Maxstoke, a brief history

Like several north Arden parishes, settlement in Maxstoke lies not in a single nucleated village, but dispersed amongst a number of small hamlets and isolated farmsteads.

It is also a parish dominated by two important historic buildings, a 14th –century moated castle and an Augustinian Priory. By the end of the medieval period, land ownership in Maxstoke was divided into two lordships, the Priory Lordship and the Castle Lordship.

There was also a small, independent sub-manor, Maxstoke Hall Lordship, based on Hall Farm, which survived a separate manorial entity until purchased in 1812 by William Dilke and added to the Castle Lordship.

After the Suppression the Priory Lordship eventually passed to the Leighs of Stoneleigh. Most of the estate was sold off in 1920. The Castle Lordship has survived largely intact.

The Warwickshire Photographic Survey, housed in the Birmingham Reference Library, contains many old excellent pictures of the parish.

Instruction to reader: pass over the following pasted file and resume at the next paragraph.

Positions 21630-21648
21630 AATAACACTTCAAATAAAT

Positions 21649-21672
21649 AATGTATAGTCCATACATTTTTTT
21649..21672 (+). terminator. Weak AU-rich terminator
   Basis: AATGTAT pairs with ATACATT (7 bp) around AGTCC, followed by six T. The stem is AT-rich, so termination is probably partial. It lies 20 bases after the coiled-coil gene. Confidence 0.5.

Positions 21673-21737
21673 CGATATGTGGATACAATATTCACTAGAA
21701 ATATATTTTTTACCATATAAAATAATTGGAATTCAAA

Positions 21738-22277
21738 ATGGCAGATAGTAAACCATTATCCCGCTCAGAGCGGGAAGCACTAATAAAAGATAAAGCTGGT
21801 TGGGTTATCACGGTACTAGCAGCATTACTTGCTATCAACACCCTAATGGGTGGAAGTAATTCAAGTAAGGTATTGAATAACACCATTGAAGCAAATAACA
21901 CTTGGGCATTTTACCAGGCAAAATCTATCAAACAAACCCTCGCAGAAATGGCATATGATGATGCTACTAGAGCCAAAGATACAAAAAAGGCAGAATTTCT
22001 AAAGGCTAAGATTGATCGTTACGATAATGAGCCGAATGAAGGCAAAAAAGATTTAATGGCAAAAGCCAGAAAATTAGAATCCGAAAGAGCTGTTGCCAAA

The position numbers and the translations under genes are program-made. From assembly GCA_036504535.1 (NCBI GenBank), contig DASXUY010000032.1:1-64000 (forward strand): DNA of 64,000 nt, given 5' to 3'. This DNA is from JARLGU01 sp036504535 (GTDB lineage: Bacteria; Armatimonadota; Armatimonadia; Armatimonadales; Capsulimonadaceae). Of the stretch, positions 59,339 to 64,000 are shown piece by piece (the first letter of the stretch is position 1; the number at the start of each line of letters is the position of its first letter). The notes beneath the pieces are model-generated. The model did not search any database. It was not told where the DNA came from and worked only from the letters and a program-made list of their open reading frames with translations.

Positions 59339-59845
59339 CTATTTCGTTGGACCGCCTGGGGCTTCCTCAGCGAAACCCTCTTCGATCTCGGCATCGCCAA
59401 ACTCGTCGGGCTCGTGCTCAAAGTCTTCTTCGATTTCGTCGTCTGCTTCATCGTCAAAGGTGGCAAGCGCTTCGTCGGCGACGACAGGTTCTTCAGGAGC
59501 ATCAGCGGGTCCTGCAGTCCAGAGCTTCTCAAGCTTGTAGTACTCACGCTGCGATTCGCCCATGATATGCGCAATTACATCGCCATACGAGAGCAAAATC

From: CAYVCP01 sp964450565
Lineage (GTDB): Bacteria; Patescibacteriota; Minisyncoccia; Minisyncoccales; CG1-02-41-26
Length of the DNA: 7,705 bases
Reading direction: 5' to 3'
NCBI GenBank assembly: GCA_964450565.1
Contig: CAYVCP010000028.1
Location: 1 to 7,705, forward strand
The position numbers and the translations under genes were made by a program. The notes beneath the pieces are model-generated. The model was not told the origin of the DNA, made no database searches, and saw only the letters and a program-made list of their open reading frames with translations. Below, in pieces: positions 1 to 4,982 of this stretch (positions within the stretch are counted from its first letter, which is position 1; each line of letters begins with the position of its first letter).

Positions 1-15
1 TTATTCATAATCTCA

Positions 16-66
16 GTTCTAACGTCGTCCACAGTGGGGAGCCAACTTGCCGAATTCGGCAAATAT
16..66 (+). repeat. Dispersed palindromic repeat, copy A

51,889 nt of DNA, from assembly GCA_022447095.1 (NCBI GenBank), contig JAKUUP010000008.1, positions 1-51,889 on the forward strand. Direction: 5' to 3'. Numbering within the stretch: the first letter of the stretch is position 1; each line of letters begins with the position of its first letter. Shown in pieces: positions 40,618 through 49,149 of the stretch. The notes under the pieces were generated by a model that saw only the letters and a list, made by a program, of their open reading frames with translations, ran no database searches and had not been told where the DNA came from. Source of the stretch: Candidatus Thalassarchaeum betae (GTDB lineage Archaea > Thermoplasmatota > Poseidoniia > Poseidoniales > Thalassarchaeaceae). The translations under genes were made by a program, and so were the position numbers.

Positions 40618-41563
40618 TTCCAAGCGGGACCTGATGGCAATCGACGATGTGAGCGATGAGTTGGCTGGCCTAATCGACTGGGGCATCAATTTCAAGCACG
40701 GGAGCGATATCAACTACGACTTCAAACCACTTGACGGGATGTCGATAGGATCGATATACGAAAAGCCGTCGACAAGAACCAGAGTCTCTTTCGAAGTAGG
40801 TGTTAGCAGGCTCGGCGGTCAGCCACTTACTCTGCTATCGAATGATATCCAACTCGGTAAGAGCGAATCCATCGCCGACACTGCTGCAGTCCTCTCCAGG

The parish has change very little over the last hundred years. There have been a few new bungalows built, such as those at the bottom of Castle Lane and several old cottage and barns have been demolished, but generally, building development has been kept to a minimum, helping Maxstoke to retain its ‘unspoilt’ rural character.

By kind permission of Colin Hayfield from “Maxstoke Remembered”.

This article uses material from the Wikipedia article Stow on the Wold, which is released under the Creative Commons Attribution-Share-Alike License 3.0.